1. Macbride Peace Prize awarded to Bradley Manning

  2. Bradley Manning should win the Nobel Peace Prize:

    1. Thanks, Enfant, for the news about both peace prizes. Only Manning himself can say whether the years he will inevitably spend behind bars are worth it to him as his document releases embarrass the very people who caused and directed unnecessary wars... and who imprisoned Bradley Manning for embarrassing them.

      The greatest insight on what has been done to Manning can be had by comparing his case to Daniel Ellsberg of Pentagon Papers fame. The latter is, belatedly, a hero to many of us. Will Bradley Manning live long enough to be praised for his heroic acts, and will he ever be free of incarceration to enjoy the praise?

    2. Yesterday, at about 23:00 (Greek time), I read : Judge Issues Verdict in Bradley Manning’s Trial (Live Updates, By: Kevin Gosztola Tuesday July 30, 2013 1:11 pm EST.
      In the first paragraph:
      "NOT GUILTY of “aiding the enemy,” NOT GUILTY of violating the Espionage Act by releasing the Garani video. GUILTY of other offences.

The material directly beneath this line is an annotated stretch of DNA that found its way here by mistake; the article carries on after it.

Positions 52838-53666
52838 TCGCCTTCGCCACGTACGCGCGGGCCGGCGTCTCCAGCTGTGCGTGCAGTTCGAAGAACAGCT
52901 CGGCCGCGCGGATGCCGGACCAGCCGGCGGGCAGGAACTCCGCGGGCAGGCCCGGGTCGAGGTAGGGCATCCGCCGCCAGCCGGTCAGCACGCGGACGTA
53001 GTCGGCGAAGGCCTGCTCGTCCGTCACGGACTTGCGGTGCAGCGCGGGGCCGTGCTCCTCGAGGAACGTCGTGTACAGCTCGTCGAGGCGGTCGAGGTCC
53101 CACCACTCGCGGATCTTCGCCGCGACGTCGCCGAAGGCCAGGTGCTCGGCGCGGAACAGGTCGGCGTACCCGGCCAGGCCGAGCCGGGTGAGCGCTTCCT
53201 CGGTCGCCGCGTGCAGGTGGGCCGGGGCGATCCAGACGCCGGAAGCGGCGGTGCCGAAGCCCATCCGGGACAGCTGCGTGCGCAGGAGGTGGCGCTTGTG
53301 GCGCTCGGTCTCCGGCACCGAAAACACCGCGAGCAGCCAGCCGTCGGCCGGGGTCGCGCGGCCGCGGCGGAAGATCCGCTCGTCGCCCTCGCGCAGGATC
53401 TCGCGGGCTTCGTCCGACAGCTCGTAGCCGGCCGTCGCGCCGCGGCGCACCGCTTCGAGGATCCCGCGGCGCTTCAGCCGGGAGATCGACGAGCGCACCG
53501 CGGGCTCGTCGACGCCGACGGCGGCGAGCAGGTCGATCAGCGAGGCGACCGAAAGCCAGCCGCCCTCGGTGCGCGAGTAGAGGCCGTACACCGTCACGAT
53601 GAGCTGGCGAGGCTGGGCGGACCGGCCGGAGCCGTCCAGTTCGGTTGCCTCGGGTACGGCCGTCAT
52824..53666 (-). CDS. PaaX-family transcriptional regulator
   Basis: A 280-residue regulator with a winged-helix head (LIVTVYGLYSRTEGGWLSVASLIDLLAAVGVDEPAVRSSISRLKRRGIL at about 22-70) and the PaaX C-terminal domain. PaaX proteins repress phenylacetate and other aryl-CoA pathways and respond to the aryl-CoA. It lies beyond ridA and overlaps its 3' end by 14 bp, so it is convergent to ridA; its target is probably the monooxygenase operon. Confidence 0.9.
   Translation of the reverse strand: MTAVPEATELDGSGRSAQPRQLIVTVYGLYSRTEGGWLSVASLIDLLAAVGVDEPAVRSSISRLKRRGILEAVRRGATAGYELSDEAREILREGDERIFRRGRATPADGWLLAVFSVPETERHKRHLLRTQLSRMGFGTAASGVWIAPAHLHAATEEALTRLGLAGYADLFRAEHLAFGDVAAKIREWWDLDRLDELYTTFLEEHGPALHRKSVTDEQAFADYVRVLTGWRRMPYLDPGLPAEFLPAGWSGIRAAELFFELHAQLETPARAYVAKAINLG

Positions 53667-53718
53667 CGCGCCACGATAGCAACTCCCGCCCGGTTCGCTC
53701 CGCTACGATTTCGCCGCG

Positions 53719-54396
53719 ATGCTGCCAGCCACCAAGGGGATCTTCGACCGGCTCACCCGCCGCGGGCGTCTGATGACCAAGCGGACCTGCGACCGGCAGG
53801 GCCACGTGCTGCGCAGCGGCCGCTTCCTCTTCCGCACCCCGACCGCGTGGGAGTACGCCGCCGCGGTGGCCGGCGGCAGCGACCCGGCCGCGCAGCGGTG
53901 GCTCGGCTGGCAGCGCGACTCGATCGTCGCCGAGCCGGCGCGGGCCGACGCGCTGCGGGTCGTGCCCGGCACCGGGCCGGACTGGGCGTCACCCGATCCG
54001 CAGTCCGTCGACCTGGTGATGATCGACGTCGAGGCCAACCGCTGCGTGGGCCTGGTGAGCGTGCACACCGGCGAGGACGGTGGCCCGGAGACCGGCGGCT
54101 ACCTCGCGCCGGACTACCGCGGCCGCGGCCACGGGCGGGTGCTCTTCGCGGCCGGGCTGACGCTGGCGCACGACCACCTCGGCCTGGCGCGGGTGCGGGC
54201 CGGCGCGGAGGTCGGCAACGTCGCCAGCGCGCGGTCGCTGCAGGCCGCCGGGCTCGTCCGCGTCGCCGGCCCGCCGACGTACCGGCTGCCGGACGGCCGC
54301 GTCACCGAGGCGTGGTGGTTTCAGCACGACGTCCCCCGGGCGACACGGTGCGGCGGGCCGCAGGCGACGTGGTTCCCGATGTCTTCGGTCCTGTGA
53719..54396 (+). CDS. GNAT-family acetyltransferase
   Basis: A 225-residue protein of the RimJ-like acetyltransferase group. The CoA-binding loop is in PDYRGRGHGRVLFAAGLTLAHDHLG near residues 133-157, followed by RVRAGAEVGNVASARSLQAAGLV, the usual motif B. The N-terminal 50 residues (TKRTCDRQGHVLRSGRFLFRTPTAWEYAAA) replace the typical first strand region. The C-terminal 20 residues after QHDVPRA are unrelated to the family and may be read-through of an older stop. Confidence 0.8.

3. Enfant, I presume Gosztola got the details correct; he has been at the trial virtually every day. Here is a list of the charges Manning faced: http://en.wikipedia.org/wiki/List_of_charges_against_Bradley_Manning. The Espionage Act (of 1917 and as modified in later years) is a hodgepodge of different kinds of offenses; it appears several times in the list of charges against Manning. He was acquitted of Espionage Act charges only for the Garani video; he was convicted of other charges under the same Act.

      A "drumhead" is a court martial carried out in the field, supposedly using an inverted drum as a judge's desk; the term has unsavory connotations of injustice in the course of swift legal action.